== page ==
A stupor fell over the French Hill neighborhood – and greater Jerusalem – after word got out this past week that a family the Orthodox community had helped for years were in fact Christian missionaries.
Under the fake cover of a Jewish family that had emigrated from New Jersey, the Elkohens – with five children aged six through 13 – had long been financially and logistically supported by French Hill’s Orthodox community, particularly after the mother Amanda became ill with cancer, later passing away. Father Michael posed as a rabbi, acting as a mohel and a sofer.
Persons involved say Amanda, who claimed to be the daughter of an Auschwitz survivor, was introduced to the community when she created a support group for women with cancer; throughout that time, she never disclosed anything suspicious.
Shira Kallus Zwebner, an Arnona resident who belonged to the support group, says that on top of the shock, she and many others wonder about the status of those religious ceremonies in which Michael played a pivotal part. “What about the boys he prepared for bar mitzvah? What about the babies he circumcised – how should the community consider them?
“So many questions, but also how could she [Amanda] accept that as a Christian, she would be buried in a Jewish cemetery, with all the Jewish rites? As a Christian, how could she accept that?”
The first time doubt crept in was when one of the sons made a few remarks about Jesus at school; all the dominoes fell from there.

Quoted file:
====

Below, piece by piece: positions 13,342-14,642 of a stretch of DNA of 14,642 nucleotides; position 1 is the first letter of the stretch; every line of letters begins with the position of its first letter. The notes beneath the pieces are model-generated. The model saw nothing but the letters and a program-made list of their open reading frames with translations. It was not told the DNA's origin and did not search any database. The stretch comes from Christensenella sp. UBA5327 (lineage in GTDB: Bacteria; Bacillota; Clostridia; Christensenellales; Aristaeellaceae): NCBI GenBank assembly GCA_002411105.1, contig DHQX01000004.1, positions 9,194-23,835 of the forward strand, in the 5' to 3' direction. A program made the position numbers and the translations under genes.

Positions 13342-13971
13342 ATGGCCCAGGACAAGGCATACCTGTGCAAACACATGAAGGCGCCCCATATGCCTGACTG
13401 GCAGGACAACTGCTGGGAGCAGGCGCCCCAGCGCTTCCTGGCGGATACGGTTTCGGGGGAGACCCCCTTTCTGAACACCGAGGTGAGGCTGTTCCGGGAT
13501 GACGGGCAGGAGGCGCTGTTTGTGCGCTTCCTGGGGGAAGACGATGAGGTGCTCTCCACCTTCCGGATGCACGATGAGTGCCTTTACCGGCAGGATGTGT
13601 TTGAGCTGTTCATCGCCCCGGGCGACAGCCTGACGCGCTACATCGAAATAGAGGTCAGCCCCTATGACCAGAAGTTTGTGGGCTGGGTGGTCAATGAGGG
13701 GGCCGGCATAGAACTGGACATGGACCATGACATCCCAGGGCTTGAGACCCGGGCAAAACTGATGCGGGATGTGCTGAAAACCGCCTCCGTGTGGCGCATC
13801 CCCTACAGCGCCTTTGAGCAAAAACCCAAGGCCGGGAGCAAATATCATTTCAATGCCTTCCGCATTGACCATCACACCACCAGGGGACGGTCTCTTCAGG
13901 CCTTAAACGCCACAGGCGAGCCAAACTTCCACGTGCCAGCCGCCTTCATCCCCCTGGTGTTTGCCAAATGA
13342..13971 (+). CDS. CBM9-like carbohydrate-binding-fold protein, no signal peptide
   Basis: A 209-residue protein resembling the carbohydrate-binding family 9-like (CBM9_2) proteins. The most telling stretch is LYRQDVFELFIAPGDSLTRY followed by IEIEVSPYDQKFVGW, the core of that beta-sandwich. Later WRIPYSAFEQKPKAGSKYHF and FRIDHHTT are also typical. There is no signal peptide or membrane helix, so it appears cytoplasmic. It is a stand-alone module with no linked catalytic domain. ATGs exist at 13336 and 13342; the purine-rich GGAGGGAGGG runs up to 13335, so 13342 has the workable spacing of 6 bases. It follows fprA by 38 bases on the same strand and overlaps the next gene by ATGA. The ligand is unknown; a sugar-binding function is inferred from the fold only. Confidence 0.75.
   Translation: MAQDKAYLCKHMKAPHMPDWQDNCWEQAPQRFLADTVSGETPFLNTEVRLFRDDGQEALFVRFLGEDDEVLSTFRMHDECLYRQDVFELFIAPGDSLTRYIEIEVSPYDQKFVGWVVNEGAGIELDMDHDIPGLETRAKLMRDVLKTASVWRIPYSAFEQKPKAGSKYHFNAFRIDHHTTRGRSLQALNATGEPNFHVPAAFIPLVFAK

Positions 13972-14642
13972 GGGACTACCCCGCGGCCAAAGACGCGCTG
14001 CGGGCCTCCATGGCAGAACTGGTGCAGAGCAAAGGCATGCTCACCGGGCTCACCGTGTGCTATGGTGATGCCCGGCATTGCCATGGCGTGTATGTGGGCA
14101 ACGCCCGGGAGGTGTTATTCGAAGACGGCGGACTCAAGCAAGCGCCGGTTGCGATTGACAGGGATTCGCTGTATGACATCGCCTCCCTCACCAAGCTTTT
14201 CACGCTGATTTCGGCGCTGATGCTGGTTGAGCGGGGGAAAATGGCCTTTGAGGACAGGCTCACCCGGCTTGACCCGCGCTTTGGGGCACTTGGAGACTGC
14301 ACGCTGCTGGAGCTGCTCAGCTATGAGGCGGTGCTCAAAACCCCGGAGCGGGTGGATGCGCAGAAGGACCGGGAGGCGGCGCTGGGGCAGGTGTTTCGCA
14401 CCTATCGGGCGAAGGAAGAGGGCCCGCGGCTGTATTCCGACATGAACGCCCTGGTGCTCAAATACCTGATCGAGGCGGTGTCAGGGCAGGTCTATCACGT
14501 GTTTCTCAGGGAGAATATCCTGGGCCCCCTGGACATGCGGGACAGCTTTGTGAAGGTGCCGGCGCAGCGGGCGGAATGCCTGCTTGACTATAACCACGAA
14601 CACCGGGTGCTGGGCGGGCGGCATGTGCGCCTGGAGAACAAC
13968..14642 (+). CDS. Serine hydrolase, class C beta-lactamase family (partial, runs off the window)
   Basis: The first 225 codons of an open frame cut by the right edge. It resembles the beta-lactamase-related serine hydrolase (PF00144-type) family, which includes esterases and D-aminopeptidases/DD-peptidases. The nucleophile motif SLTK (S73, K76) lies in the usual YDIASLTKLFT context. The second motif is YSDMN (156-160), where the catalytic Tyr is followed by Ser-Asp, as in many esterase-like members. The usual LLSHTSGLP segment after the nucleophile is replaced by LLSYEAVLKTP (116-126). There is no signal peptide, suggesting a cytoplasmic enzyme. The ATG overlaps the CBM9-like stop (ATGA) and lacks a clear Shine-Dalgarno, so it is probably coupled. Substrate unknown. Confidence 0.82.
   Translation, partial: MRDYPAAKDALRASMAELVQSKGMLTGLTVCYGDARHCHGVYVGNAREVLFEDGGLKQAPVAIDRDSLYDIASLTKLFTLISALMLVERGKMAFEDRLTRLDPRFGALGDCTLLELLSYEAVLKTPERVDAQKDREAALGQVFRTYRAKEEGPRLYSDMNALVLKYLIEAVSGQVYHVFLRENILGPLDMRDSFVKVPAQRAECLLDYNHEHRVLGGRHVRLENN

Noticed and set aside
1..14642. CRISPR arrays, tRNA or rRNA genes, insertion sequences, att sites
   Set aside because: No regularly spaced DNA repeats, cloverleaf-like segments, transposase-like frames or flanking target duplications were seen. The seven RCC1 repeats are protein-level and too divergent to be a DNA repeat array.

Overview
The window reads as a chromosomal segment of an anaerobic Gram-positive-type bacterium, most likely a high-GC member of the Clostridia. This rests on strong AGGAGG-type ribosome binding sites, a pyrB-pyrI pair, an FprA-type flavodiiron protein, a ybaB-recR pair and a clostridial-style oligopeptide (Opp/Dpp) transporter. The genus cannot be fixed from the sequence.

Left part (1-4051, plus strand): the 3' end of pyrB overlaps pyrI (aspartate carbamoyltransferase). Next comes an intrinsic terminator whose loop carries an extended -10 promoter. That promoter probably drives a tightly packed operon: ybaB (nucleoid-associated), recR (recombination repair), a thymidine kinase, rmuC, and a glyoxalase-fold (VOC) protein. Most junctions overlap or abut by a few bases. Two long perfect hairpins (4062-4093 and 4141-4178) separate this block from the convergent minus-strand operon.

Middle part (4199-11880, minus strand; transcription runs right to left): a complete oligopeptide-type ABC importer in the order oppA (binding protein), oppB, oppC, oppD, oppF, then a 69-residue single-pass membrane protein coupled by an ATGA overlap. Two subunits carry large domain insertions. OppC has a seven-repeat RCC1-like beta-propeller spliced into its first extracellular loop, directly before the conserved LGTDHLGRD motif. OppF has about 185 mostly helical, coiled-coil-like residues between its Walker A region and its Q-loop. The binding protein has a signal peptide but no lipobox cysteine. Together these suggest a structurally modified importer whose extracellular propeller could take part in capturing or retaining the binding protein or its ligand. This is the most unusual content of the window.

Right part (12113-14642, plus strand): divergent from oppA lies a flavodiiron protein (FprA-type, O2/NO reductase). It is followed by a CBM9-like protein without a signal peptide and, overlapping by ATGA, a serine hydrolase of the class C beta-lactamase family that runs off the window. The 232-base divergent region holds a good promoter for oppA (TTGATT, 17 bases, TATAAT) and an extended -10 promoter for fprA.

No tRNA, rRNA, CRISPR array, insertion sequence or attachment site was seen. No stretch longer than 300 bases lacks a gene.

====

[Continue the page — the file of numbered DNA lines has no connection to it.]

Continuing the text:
It turns out suspicions had already bubbled up a few years ago, which led Beyneynu, a nonprofit monitoring missionary activity in Israel, to begin investigating. Michael refused to admit he was not Jewish, they said, and maintained he had renounced missionary work many years ago and that his family’s primary purpose in arriving in Israel was not to conduct missionary activities.
From what Beyneynu learned it seems the family is not Jewish at all – rather a Christian family from New Jersey who used forged documents to immigrate to Israel under the Law of Return. Israeli law expressly forbids the giving of money or gifts to encourage conversions to another religion. Missionary activities, in general, are closely monitored by the authorities and also forbidden by law.
As of press time, the family remained in their Jerusalem neighborhood, though the children were not attending school.
French Hill’s finest are left stunned to pick up the pieces.
The host of Coffee Mouth Scare Crow Show and CEO of 452 Impact, Inc. Here is food for thought.
Romans 6:23 "For the wages of sin is death; but the gift of God is eternal life through Jesus Christ our Lord."
John 3:16 "For God so love ed the world that he gave his only begotten Son, that whosoever believeth in Him shall be saved."